|Michaël Attias Quartet - Nerve Dance (Clean Feed, 2017) ****½||Derek Stone|
For more than ten years now, Michaël Attias has been a steady contributor to Clean Feed’s veritable treasure trove of contemporary jazz - beginning with 2005’s Credo, he has, time and time again, proven himself to be one of the finest bandleaders around. On his most recent effort, the evocatively-titled Nerve Dance, Attias is joined by Aruán Ortiz on piano, John Hébert on bass, and Nasheet Waits on drums. Needless to say, it’s a noteworthy list of names, one that is likely to make the ears of many of this blog’s readers perk up with interest. And lucky for them, Nerve Dance delivers in all the ways that matter - compositionally, melodically, texturally. While I’d stop short of calling it a “Grade-A, 100% masterpiece,” it certainly floats to the top of the pile of jazz recordings released this year - and I use the word “float” quite intentionally, as the eleven originals here (nine from Attias, two from Hébert) often have a sort of airy, dream-like otherworldliness about them, ensuring that the “dance” referenced in the album’s title is perpetually carried out just a few centimeters above the ground. That’s not to say it’s all lightness and cherubic charm, however; there’s a darkness here too, like the disquieting rustle of wings in a pitch-black forest. In other words: this thing has got atmosphere, and lots of it.
Look no further than the opener. “Dark Net” storms right out of the gate with its elliptical swing; Nasheet Waits is the structural backbone of the piece, offering jarring rhythmical changes and busy, rolling frills that keep the composition in a perpetual state of motion. Ortiz makes reference to Monk and Hill with stretches that are often laconic, but sometimes trip over themselves in complex rounds. Hébert, as always, is a pleasure - he’s not the flashiest player around, but his workmanlike dedication to producing “the bass-line of best fit” is admirable. Finally, composer Attias brings a full-bodied warmth to the alto sax that belies the topsy-turvy, serpentine nature of the compositions - while he could easily get away with ear-piercing squeals and guttural honks (à la perennial avant-garde altoist Braxton), he instead settles on an approach that is deep, rich, and melodic, with occasional forays into the blistering altissimo register. That’s not to say that he’s straight-laced or boring, however. On “Le Pèse-Nerfs,” witness his wild, breathless runs and frantic shrieks. It speaks to Attias’s versatility that the opening of the very next track, “Rodger Lodge,” sounds like something you could hear being played in an upscale jazz lounge.
While the first few pieces are jaunty, uptempo numbers, the album eventually takes a turn towards compositions that are more subdued. “Moonmouth,” for instance, rides on a simple and alluring melody from Ortiz, one that ascends the scale in a tentative, measured way. “La Part Maudite” is similarly understated, with Hébert bowing out gruff notes, Ortiz working in fits and starts, and Waits encircling them both with his limber patterns that always seem to be in a searching mode. The opening of “Dream in a Mirror” is something of a low-key showcase for Hébert - here, his solo does indeed sound like something plucked out of a dream. Once the others join in, the dream solidifies and we’re left with a piece that alludes to late-period Coltrane in the way it blends Waits’ billowing percussion, Ortiz’s intoxicating clusters, and Attias’ near-mystical presentation of the main motif. If “Dream in a Mirror” is the initial burst of ecstasy, then the following piece “Ombilique” is what happens when your spirit re-enters your battered, exhausted body: a slow return of consciousness, with all the lumbering movements and half-formed thoughts that that entails. By the time “Nasheet” rolls in, you can’t help but imagine that you’re nearing the end of a journey, even if it was just a journey to some other mental state. Considering it carries his name, you’d expect “Nasheet” to be where Waits finally lets loose and blows us all away with his manifold techniques. He does, somewhat, but it’s in the form of a slow burn - he’s too good to be showy, so he instead regales us with his loose-limbed rhythms, clattering patterns that, thanks to the exceptional way in which this album was recorded, move fluidly back-and-forth in the mix.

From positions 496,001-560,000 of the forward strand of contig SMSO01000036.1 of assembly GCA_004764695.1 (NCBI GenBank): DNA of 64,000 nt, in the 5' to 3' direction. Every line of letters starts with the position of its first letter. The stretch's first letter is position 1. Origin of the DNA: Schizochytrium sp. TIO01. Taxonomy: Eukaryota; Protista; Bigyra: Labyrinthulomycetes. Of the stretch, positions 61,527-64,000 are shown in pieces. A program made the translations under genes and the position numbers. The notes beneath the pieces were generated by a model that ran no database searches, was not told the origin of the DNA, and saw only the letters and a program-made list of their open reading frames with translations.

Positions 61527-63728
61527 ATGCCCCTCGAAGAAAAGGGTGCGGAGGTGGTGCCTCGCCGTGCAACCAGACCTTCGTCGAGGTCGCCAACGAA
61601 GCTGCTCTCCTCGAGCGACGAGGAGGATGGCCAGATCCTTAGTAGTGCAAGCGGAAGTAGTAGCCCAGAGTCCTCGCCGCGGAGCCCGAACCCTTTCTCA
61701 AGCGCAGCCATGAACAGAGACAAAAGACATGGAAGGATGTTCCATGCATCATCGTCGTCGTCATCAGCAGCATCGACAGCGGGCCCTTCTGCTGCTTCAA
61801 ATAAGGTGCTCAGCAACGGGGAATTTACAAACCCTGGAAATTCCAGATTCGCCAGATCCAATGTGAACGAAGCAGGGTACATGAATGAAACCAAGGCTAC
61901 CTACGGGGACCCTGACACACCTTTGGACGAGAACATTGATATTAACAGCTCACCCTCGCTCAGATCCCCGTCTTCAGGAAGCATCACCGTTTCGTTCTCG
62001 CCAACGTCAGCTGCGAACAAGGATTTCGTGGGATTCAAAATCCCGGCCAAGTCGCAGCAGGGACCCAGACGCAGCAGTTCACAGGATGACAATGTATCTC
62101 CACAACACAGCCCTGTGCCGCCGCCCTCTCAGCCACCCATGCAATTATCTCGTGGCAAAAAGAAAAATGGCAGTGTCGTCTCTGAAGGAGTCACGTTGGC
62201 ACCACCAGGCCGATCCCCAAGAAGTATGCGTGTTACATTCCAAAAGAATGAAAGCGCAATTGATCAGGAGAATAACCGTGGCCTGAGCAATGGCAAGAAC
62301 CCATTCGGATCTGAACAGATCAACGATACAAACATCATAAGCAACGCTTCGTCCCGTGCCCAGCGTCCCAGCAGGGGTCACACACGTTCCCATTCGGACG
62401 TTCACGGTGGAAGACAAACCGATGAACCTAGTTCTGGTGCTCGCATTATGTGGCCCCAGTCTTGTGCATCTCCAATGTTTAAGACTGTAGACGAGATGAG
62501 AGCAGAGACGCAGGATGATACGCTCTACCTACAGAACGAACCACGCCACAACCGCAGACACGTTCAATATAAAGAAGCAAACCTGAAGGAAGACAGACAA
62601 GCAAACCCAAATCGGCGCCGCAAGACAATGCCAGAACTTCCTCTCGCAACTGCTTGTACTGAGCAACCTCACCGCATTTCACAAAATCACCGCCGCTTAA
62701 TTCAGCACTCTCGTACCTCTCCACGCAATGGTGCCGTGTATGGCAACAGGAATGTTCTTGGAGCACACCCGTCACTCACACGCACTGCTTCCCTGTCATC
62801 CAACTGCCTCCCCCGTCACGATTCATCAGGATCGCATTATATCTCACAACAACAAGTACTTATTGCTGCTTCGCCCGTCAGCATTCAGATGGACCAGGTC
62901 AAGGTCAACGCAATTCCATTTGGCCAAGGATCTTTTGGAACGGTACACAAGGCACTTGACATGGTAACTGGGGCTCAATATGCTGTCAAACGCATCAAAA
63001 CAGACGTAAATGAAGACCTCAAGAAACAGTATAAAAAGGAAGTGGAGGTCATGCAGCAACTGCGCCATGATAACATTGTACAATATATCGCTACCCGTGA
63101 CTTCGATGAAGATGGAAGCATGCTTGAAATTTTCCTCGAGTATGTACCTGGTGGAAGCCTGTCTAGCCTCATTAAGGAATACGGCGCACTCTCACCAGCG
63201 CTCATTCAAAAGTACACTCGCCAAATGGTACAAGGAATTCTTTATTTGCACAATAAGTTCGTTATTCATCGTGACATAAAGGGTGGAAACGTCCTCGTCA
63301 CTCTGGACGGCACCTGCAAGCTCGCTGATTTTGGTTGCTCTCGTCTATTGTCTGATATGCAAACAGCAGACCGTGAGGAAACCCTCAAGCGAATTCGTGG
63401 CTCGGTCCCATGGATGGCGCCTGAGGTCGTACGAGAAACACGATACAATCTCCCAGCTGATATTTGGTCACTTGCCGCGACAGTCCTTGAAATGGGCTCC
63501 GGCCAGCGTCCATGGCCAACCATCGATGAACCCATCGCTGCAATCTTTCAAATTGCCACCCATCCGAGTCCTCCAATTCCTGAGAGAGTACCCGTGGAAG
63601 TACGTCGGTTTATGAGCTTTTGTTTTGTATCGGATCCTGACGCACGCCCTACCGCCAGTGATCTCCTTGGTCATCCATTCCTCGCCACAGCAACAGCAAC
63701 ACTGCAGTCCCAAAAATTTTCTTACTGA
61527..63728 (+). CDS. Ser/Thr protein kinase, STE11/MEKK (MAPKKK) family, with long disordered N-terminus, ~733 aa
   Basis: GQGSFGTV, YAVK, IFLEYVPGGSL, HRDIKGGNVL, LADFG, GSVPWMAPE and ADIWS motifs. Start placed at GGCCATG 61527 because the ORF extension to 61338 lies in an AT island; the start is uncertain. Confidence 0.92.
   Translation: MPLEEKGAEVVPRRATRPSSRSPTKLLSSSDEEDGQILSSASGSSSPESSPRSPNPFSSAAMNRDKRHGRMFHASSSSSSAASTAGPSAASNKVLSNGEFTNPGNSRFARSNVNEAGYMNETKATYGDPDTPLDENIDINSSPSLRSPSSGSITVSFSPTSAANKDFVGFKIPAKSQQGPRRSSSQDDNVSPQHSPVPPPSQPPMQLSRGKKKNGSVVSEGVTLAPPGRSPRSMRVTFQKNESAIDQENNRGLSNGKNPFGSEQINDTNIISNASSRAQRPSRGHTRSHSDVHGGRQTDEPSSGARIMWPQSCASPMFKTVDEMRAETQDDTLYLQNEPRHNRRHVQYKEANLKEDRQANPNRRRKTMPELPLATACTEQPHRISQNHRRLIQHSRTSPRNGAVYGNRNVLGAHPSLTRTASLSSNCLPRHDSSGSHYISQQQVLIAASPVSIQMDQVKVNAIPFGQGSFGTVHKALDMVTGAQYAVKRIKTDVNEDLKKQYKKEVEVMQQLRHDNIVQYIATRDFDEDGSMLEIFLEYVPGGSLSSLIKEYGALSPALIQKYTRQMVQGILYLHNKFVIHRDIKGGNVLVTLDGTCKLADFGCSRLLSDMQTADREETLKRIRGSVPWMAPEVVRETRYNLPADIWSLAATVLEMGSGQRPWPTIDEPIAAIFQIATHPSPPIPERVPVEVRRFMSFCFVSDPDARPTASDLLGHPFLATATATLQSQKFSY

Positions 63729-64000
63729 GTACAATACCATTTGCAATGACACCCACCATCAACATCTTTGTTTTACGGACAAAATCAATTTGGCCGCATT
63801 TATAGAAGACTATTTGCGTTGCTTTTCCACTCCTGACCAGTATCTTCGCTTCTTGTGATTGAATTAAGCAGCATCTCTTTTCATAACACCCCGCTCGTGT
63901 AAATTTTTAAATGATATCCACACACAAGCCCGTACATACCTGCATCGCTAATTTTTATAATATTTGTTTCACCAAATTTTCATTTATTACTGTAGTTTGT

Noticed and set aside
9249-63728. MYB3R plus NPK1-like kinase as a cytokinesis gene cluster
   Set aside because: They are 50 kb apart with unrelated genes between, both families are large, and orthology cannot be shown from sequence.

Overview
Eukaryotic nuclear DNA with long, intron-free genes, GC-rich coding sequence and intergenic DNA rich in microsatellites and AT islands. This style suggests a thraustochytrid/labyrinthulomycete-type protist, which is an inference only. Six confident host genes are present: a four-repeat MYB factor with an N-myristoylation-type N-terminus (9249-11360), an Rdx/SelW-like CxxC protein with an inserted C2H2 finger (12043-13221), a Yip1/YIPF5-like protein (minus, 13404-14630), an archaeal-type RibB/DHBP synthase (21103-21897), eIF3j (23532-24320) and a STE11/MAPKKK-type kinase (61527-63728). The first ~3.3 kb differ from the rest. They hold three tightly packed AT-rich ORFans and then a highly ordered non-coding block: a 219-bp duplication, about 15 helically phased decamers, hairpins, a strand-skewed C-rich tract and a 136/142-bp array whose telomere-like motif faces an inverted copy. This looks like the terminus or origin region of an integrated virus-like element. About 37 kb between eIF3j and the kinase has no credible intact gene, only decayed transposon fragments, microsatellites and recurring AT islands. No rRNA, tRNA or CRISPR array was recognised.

As a unified statement, Nerve Dance works wonderfully. Not only are the compositions top-notch, but the players themselves have a telepathic understanding of when to “show their cards,” so to speak, and when to lay low. Not to mention, the sheer range on this thing is appreciable: there are tracks that swing, tracks that float, tracks that partake in rapturous dances, and even tracks that howl in pain. I recently came across a quote from Robert Penn Warren; when talking about poetry, he noted that it “demands participation, from the secret physical echo in muscle and nerve that identifies us with the medium, to the imaginative enactment that stirs the deepest recesses where life-will and values reside.” I couldn’t help but relate the quote to this album, and jazz in general. When the music is good, and when you are truly engaging with it, it feels like every nerve in your body is indeed activated, spiralling and spinning and whirling. This “nerve dance” is one of the reasons we love free jazz, and anyone who gives Nerve Dance a shot will get to experience it in full.